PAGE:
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Charleston, Baltimore, MD

by Michele Pesula Kuegler | November 4th, 2011 | Restaurant Reviews
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During a summer trip to Baltimore, my husband and I spent one evening strolling the Inner Harbor.  With a simple plan of walking and occasionally stopping for a cocktail and a snack, we found many enjoyable restaurants.  Our last stop of the night was at Charleston.  Upon entering, the restaurant emanated a luxurious atmosphere.  We enjoyed an hour or so in their lounge, speaking with our waitress and sampling a dish.  We knew that we would need to return for a full evening of dining.

Two weeks ago we had the good fortune to travel to Baltimore on business and were able to extend the trip into the weekend.  We arrived at Charleston shortly before our reservation of 9:30.  The restaurant was busy at this time of night, and we were offered a seat in the lounge.  While waiting, we each ordered a cocktail and were delivered a plate of homemade truffled potato chips with truffled creme fraiche.  Typically, I don’t enjoy potato chips, however, these were extraordinarily delicious.  After some waiting, we were seated by 10:00.

Once seated, all of our decisions for the evening began.  At Charleston, diners have the option of ordering a three to six course meal.  In addition to the chosen number of courses, dessert is served.  Also, diners have the entire menu from which to choose for their courses.  Both my husband and I decided to order the four-course dinner.

Our dining began with an amuse bouche of Southwest Soup, cheddar cracker, and tasso.  This was a wonderful spark for our palates.  The cracker was tender, as opposed to crunchy, with a sharp cheddar bite.  The tasso provided a bit of saltiness to this little bite.

With our palates awake and ready, our courses began.  My first course was the Chanterelle Mushrooms .  Served on a crispy grit cake with goat cheese cream, I think this was my favorite dish of the evening.  The dish was a wonderful balance of textures and flavors, tender, crispy, and creamy.  My husband started his dinner with Burgundy Snails, which were served with butter-poached garlic and bacon in a puff pastry tart.  This was a fabulous treat for him, as snails are hard to find on many menus.  Served with butter and bacon, I don’t think they could be presented in a better format.

For our second course, I picked a dish which was the least filling, Roasted Beet Salad.  A combination of mâche and frisée, fennel and raisin croutons, bacon, and raspberry vinaigrette, it was light and refreshing.  The croutons had an interesting combination of flavors.  My husband chose a perennial favorite for this course,  Sautéed Hudson Valley Foie Gras .  The foie gras was placed atop local roasted chestnut cream, and crispy vidalia onions and accented with fresh figs.  This was his favorite dish of the evening.  Not only was he able to have one of his favorite foods, foie gras, the plate was graced with his favorite fruit, figs, which reminds both of us of Paris.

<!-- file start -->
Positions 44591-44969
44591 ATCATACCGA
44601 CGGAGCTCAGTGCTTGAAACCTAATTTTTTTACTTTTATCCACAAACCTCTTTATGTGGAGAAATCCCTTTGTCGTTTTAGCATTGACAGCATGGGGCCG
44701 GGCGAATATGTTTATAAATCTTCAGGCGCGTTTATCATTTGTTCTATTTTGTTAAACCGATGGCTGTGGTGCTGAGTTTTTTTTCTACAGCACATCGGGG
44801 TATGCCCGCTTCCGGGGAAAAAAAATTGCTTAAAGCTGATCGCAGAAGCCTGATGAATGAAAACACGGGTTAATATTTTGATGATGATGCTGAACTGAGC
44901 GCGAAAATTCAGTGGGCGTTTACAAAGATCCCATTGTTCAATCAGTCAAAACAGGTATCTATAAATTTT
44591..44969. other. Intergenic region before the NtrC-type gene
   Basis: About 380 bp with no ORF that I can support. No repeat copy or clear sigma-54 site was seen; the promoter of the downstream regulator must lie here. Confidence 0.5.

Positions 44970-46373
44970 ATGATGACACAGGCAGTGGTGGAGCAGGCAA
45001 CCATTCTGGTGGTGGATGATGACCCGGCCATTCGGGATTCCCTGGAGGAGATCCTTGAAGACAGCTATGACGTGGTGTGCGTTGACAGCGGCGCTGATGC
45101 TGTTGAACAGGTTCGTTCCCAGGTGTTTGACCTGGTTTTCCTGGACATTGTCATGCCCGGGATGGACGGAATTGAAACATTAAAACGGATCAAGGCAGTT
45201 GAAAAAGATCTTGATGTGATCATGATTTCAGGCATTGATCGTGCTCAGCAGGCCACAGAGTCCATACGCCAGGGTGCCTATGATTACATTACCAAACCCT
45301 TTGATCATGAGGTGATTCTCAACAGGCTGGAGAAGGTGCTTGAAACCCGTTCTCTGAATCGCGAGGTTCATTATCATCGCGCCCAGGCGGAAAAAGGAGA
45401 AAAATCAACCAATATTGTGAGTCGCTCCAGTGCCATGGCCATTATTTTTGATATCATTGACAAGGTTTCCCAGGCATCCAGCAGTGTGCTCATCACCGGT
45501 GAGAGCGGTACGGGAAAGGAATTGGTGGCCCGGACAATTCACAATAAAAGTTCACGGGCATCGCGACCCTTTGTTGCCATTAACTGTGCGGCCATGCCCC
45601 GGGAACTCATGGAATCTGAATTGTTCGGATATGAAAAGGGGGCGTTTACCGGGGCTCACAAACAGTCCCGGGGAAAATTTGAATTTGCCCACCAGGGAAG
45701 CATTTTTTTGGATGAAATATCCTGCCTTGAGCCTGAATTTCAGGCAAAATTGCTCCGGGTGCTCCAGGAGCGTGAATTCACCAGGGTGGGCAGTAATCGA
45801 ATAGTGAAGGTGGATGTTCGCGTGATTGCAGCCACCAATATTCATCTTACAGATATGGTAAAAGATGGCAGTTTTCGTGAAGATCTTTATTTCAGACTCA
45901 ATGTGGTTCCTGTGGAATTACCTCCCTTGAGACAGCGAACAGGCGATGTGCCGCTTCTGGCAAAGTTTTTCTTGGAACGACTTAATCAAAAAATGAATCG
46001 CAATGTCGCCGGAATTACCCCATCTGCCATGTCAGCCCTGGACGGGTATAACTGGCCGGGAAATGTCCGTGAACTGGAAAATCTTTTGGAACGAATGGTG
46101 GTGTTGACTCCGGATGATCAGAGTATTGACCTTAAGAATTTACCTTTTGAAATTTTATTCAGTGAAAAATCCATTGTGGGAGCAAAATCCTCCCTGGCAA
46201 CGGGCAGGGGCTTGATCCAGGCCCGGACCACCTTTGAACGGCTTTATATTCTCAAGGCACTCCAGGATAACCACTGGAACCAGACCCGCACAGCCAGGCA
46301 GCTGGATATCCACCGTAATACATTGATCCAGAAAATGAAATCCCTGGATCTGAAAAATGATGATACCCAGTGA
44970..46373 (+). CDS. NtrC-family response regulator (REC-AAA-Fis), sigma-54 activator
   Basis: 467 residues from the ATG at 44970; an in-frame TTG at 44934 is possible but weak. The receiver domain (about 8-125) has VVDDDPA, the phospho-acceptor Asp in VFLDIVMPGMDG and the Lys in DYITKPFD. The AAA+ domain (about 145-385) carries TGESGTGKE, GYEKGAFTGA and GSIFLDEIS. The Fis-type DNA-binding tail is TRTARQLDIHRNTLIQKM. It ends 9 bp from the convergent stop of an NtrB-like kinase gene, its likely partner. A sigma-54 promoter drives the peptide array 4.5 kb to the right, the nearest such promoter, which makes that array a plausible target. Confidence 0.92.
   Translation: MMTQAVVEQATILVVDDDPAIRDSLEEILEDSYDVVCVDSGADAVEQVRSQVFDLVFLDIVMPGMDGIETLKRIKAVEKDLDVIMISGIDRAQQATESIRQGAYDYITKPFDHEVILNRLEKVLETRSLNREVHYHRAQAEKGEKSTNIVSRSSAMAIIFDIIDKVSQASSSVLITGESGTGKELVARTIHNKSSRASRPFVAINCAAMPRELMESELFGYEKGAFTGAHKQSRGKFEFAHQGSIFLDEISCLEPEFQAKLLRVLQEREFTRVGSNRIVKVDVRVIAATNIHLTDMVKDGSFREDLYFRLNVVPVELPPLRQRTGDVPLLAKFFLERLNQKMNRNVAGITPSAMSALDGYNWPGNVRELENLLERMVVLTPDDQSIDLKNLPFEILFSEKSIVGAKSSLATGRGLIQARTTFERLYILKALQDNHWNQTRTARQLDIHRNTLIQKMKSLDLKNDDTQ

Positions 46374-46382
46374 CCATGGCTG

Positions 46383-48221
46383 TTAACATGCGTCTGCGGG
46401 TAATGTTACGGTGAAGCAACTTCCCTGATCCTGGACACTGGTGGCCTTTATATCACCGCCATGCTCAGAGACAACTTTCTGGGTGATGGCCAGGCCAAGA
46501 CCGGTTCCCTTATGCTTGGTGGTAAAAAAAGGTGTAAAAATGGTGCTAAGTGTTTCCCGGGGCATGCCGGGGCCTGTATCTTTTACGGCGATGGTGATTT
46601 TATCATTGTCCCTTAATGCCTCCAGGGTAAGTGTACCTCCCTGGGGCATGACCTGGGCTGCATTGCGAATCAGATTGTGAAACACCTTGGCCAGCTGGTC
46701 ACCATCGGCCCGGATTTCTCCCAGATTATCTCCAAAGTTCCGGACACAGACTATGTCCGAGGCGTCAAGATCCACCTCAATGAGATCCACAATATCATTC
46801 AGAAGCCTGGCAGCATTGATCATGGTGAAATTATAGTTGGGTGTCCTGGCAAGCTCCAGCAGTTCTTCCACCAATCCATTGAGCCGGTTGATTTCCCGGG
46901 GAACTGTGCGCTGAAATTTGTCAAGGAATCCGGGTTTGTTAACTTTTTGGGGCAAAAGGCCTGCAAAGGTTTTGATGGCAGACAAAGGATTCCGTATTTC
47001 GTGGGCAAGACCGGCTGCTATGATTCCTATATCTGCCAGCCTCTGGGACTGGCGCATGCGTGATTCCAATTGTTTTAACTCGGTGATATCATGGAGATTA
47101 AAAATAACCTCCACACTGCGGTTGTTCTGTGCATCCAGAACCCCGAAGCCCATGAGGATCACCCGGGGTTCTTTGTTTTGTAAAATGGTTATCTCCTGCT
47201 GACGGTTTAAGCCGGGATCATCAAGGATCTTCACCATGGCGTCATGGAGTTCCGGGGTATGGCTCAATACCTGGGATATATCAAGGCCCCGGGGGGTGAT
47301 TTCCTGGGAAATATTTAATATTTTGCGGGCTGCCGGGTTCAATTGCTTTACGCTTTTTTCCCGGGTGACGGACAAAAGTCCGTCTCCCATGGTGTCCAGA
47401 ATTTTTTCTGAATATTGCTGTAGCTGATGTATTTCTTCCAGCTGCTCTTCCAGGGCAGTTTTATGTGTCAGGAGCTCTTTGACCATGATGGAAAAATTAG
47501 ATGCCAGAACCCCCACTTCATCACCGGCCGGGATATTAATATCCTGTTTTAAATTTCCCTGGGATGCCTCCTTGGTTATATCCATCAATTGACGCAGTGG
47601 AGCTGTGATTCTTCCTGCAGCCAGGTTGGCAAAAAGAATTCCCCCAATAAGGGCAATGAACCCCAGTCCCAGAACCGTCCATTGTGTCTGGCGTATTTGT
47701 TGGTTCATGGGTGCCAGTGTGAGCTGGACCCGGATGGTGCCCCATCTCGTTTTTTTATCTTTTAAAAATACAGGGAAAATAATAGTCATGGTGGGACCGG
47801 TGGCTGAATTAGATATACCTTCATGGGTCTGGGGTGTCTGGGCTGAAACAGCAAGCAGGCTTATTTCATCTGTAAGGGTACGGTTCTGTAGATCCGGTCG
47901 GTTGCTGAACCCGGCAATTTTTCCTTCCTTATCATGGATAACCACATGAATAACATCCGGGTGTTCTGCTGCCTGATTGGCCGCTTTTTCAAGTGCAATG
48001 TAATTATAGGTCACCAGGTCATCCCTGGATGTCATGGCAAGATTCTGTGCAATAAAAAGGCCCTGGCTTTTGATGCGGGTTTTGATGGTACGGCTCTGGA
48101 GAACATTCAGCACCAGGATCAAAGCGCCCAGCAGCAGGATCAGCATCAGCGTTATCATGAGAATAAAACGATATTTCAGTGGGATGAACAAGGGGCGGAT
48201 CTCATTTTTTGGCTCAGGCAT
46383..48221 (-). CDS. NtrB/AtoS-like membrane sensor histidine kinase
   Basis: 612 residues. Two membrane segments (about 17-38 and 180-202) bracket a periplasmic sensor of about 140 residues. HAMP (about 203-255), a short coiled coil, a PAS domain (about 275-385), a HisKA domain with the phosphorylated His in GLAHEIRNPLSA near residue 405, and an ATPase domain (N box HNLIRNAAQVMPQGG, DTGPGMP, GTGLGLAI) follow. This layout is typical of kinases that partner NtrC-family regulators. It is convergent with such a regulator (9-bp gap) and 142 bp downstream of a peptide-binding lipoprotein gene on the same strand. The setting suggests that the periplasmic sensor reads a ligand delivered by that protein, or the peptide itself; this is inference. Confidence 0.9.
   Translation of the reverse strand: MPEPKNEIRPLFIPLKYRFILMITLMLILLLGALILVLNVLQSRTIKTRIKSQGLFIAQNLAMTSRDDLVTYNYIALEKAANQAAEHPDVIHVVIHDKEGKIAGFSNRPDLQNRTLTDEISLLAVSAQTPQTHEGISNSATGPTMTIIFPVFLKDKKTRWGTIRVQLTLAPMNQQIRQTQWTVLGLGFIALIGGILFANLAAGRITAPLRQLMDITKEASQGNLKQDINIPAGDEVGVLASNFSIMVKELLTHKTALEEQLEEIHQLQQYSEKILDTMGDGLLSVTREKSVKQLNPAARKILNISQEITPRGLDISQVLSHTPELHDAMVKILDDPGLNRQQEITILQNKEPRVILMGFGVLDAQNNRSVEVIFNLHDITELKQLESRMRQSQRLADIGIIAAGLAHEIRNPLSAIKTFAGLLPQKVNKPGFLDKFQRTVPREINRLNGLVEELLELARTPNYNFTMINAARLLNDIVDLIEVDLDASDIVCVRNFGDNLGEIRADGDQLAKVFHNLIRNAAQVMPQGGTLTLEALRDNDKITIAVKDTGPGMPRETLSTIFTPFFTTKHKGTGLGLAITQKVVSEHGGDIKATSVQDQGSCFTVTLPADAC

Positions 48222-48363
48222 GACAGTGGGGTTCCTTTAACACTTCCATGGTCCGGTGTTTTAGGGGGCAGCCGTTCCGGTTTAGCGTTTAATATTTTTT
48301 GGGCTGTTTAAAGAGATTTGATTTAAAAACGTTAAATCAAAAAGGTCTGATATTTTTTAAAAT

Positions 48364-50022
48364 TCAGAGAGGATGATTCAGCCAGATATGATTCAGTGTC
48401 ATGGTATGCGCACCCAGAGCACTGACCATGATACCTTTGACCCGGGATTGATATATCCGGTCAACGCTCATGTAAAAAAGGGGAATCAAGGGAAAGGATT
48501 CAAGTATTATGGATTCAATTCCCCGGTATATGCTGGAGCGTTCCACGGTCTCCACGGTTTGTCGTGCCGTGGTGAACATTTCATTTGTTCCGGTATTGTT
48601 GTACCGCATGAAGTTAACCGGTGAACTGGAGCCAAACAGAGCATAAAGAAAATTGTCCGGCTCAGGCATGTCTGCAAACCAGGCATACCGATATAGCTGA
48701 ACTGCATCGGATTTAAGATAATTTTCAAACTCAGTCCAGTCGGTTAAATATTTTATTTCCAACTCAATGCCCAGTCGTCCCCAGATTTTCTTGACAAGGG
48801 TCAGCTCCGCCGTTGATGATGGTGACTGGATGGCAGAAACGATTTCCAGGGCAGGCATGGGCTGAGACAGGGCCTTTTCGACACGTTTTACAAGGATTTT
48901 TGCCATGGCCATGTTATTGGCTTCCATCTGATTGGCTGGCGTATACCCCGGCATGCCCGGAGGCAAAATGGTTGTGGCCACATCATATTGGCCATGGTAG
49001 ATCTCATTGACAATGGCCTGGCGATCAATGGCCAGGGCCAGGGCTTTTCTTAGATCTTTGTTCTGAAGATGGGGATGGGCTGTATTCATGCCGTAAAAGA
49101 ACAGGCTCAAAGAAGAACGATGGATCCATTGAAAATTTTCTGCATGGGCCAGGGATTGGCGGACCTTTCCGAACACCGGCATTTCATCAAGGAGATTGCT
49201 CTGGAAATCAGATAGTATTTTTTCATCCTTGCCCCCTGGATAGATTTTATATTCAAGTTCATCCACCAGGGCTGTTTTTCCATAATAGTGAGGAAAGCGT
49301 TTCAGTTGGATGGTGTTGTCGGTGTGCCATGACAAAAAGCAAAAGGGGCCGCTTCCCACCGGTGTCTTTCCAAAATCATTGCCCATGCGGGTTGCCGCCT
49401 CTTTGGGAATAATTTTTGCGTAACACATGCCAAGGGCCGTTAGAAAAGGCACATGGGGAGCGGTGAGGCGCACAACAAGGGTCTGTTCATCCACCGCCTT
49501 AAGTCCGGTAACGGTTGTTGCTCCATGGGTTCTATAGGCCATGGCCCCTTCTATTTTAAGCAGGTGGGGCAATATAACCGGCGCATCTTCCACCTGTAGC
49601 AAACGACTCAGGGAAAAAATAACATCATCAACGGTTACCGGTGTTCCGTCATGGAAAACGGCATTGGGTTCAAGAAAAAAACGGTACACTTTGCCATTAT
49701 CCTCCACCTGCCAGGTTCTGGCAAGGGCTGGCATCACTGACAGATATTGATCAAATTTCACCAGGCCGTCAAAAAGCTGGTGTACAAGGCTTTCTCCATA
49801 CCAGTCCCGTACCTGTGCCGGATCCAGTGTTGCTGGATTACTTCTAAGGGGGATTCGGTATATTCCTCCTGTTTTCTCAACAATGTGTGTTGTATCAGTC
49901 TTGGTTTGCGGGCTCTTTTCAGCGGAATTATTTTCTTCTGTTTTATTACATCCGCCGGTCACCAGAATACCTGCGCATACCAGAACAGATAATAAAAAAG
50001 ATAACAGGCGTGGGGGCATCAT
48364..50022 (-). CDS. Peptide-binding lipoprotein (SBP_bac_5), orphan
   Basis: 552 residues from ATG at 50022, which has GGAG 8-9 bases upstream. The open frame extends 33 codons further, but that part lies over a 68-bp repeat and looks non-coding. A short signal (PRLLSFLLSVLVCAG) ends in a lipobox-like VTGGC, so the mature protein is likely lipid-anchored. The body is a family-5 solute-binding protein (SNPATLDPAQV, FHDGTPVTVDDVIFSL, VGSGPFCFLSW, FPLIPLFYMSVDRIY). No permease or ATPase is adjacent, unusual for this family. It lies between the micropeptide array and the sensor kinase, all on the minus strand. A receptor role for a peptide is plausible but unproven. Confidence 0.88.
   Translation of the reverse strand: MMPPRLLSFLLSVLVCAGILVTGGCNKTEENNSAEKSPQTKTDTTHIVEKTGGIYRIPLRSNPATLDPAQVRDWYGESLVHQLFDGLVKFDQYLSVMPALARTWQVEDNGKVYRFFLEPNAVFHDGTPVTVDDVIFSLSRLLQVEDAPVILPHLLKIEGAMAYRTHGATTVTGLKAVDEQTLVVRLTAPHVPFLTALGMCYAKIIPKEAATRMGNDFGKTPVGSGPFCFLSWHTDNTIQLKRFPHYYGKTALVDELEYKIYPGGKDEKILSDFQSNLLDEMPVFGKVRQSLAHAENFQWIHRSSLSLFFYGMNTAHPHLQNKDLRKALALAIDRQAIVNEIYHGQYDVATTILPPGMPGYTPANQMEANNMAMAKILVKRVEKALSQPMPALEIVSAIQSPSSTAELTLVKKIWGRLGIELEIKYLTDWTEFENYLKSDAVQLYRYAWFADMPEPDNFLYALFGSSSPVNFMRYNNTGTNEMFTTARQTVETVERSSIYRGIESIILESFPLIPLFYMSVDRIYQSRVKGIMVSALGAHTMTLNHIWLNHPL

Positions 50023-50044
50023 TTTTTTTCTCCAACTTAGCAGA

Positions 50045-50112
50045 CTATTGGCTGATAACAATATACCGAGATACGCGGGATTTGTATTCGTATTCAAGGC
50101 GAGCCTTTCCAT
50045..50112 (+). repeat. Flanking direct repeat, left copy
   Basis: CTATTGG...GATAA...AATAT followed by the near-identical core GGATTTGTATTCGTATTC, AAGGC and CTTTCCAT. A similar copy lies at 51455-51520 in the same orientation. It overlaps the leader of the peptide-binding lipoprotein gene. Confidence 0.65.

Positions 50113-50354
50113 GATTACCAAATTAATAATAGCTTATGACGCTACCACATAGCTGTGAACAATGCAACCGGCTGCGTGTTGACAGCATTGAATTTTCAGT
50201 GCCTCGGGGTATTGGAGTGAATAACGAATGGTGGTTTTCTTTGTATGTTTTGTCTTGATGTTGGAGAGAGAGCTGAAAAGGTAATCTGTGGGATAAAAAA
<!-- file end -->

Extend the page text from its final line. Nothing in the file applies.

With the third course beginning, I did consider that four courses were far too many for me.  However, I also knew that my able dining companion would gladly finish any course that I couldn’t.  My third course was Pan-Roasted Turbot, a fish which we do not find in our local area.  The turbot was flavorful and well-cooked but still quite moist.  Accompanying the turbot was a fresh artichoke and basil salad with arugula oil.  Artichokes are a favorite vegetable of mine and were delicious served as the main ingredient in a salad.  My husband also had fish for this course, though he opted for Pan-Roasted Wild Rockfish, another Maryland area fish.  In addition to enjoying the rockfish, he found the oyster and button mushroom fricassée and lemon beurre blanc to be flavorful accompaniments.

For our final course of the meal, we each chose a meat dish.  I chose Grilled Gunpowder Farm Buffalo Tenderloin served with creamy polenta, oyster mushrooms, and crispy shallots.  The tenderloin was succulent, the polenta rich, and the shallots a crunchy balance to the dish.  My husband ended his dining with Pan-Roasted Magret Duck Breast.  My husband enjoyed every bite of the duck and the complimentary pecan and vidalia onion stuffing, roasted carrot, parsnip and celeriac.

For dessert, I had the Gingerbread and Local Apples.  The cake was moist and had a nice ginger flavor.  Served with homemade ice cream and caramelized apples, their sweetness was balanced by the cake, which was closer to savory.  My husband finished his meal with the Local Bosc Pear and Almond Tart.  Served in a crispy crust and accented with more homemade ice cream and figs, it was a fabulous finish to the meal.

In addition to enjoying many courses of delectable foods, the meal was made even more enjoyable by the impeccable service.  Our waiter provided excellent guidance for our dinner choices and gave fabulous introductions to each course.  Other members of the waitstaff ensured that our water glasses were full, our courses cleared in a timely manner, and each course had the correct utensils.  Service such as this is rare.

Although a night at Charleston is an indulgence, it is one that I am sure we will repeat.

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